Oracle Fined $23 Million For Bribing Officials In India, Turkey And UAE

Oracle used slush funds to bribe officials in India, the United Arab Emirates and Turkey.

Oracle employees in its Indian unit used an excessive discount scheme linked to a transaction with a transportation company owned by the Ministry of Railways, the United States Securities and Exchange Commission (SEC) said.

The United States Securities and Exchange Commission (SEC) has fined tech giant Oracle more than $23 million for violating the Foreign Corrupt Practices Act (FCPA). Oracle used slush funds to bribe officials in India, the United Arab Emirates and Turkey in exchange for business between 2016 and 2019, according to the SECOND.

“The creation of off-the-books slush funds inherently carries the risk that these funds will be used inappropriately, which is exactly what has happened here at Oracle’s subsidiaries in Turkey, the United Arab Emirates and India. This case highlights the critical need for effective internal accounting controls throughout a company’s operations,” said SEC FCPA Unit Chief Charles Cain.

Oracle agreed to pay $8 million in restitution and the remaining $15 million is the penalty out of the total $23 million, according to the SEC. Although he did not admit or deny any wrongdoing in agreeing to settle.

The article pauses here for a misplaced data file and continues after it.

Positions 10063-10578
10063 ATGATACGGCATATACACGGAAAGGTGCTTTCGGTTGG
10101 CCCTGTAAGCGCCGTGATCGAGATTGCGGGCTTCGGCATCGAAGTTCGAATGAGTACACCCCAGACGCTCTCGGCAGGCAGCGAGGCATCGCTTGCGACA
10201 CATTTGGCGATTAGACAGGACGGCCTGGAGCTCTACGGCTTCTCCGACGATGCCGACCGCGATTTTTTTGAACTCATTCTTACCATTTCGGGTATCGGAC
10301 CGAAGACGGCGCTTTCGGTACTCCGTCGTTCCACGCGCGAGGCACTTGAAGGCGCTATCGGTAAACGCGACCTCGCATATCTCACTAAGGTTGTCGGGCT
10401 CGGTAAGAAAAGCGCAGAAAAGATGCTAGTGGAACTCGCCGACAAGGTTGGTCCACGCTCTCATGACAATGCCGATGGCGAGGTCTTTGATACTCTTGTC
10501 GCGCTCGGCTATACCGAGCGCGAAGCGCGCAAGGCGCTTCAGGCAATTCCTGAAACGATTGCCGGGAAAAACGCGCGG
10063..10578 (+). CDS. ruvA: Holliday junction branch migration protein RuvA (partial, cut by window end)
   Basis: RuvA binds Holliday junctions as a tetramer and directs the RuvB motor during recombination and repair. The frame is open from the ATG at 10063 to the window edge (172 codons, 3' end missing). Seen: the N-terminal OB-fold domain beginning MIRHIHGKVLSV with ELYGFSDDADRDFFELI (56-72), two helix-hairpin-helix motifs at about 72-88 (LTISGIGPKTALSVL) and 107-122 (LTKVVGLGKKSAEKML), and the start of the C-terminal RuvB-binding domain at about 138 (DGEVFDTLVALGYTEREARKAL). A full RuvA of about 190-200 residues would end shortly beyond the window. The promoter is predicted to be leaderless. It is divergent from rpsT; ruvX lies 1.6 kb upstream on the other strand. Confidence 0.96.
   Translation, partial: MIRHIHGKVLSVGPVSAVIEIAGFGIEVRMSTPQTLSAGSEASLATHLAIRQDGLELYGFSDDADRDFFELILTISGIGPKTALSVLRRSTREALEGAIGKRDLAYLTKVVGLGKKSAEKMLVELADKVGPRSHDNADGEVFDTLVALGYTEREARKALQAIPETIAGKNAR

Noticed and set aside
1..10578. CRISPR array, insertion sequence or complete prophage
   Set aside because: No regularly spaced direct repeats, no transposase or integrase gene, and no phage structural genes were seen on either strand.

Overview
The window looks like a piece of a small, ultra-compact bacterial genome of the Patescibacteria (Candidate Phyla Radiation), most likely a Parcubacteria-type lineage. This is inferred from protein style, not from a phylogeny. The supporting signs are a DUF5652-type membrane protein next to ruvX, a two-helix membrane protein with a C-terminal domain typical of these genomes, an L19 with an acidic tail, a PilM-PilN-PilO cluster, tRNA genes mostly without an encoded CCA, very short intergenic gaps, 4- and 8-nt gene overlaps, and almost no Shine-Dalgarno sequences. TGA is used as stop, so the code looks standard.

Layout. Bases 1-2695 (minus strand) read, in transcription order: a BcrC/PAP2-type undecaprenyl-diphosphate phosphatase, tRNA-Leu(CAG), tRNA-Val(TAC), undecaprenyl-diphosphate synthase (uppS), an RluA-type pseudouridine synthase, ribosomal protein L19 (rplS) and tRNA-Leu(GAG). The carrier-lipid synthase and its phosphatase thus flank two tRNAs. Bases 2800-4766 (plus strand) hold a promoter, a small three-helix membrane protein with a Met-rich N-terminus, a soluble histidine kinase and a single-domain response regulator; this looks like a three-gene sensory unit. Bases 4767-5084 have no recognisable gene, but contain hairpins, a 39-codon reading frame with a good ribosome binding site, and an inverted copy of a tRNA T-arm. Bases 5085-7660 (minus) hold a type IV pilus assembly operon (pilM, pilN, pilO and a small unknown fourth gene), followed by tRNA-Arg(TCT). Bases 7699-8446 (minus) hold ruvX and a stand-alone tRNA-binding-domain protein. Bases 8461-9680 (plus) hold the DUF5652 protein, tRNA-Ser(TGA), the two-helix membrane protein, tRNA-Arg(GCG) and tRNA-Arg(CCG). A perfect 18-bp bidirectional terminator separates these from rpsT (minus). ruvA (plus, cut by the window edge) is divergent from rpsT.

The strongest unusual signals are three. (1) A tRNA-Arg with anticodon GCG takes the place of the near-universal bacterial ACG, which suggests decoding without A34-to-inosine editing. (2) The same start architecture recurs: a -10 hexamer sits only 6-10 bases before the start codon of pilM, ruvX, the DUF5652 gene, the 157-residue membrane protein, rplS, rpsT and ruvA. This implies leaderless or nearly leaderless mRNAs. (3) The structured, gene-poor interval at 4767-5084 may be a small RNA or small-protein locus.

“The conduct described by the SEC is contrary to our core values ​​and clear policies, and if we identify such behavior, we will take appropriate action,” said Oracle spokesman Michael Egbert. told the Reuters news agency.

Oracle employees in its Indian unit used an excessive discount scheme linked to a transaction with a transport company owned by the Ministry of Railways, according to the SEC. Employees offered a hefty 70% discount on software deals to ward off competitors, the market watchdog added.

The SECOND discovered that there was no competition as the Indian Ministry of Railways’ procurement website clearly required the use of Oracle products for the project. According to the SEC order, one of the employees involved in the transaction kept a spreadsheet showing that a buffer of $67,000 was available to potentially make payments to India’s state-owned enterprise (SOE) officials. .

“A total of approximately $330,000 was directed to a reputable entity to pay SOE officials and an additional $62,000 was directed to an entity controlled by the sales employees responsible for the transaction,” the order reads.

This is the second time Oracle has been accused by the SEC of bribing officials in India.

In 2012, Oracle’s India unit was found guilty of keeping unauthorized secondary funds with distributors from 2005 to 2007. Oracle had agreed to pay $2 million to settle SEC charges of breaching provisions of the FCPA.

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